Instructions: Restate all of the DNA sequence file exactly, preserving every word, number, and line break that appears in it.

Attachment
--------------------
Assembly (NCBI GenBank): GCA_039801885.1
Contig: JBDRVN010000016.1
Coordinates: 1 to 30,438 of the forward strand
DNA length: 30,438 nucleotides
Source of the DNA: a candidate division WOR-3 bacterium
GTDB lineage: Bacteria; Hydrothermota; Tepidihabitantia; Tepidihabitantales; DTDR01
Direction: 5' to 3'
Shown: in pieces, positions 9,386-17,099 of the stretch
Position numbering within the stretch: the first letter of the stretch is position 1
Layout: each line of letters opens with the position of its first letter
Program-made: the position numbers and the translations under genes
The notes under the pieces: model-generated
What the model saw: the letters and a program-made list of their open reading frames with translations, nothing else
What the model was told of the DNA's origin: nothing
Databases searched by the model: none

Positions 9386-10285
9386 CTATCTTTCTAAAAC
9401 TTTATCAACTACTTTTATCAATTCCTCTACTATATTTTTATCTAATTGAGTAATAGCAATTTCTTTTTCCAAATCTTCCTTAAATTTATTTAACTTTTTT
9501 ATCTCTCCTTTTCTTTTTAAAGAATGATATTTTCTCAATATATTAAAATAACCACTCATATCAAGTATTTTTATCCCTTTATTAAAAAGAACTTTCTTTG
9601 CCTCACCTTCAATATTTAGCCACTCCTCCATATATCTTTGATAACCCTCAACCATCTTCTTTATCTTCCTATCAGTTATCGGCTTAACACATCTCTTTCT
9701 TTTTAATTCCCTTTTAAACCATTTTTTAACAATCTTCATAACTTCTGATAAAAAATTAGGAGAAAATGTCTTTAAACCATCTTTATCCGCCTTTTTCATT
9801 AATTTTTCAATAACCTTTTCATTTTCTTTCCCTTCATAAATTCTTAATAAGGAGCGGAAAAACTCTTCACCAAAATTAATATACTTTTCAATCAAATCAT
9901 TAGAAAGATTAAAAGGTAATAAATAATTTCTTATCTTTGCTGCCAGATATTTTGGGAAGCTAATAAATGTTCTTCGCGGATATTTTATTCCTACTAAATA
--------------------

Assembly (NCBI GenBank): GCA_039801885.1
Contig: JBDRVN010000016.1
Coordinates: 1 to 30,438 of the forward strand
DNA length: 30,438 nucleotides
Source of the DNA: a candidate division WOR-3 bacterium
GTDB lineage: Bacteria; Hydrothermota; Tepidihabitantia; Tepidihabitantales; DTDR01
Direction: 5' to 3'
Shown: in pieces, positions 9,386-17,099 of the stretch
Position numbering within the stretch: the first letter of the stretch is position 1
Layout: each line of letters opens with the position of its first letter
Program-made: the position numbers and the translations under genes
The notes under the pieces: model-generated
What the model saw: the letters and a program-made list of their open reading frames with translations, nothing else
What the model was told of the DNA's origin: nothing
Databases searched by the model: none

Positions 9386-10285
9386 CTATCTTTCTAAAAC
9401 TTTATCAACTACTTTTATCAATTCCTCTACTATATTTTTATCTAATTGAGTAATAGCAATTTCTTTTTCCAAATCTTCCTTAAATTTATTTAACTTTTTT
9501 ATCTCTCCTTTTCTTTTTAAAGAATGATATTTTCTCAATATATTAAAATAACCACTCATATCAAGTATTTTTATCCCTTTATTAAAAAGAACTTTCTTTG
9601 CCTCACCTTCAATATTTAGCCACTCCTCCATATATCTTTGATAACCCTCAACCATCTTCTTTATCTTCCTATCAGTTATCGGCTTAACACATCTCTTTCT
9701 TTTTAATTCCCTTTTAAACCATTTTTTAACAATCTTCATAACTTCTGATAAAAAATTAGGAGAAAATGTCTTTAAACCATCTTTATCCGCCTTTTTCATT
9801 AATTTTTCAATAACCTTTTCATTTTCTTTCCCTTCATAAATTCTTAATAAGGAGCGGAAAAACTCTTCACCAAAATTAATATACTTTTCAATCAAATCAT
9901 TAGAAAGATTAAAAGGTAATAAATAATTTCTTATCTTTGCTGCCAGATATTTTGGGAAGCTAATAAATGTTCTTCGCGGATATTTTATTCCTACTAAATA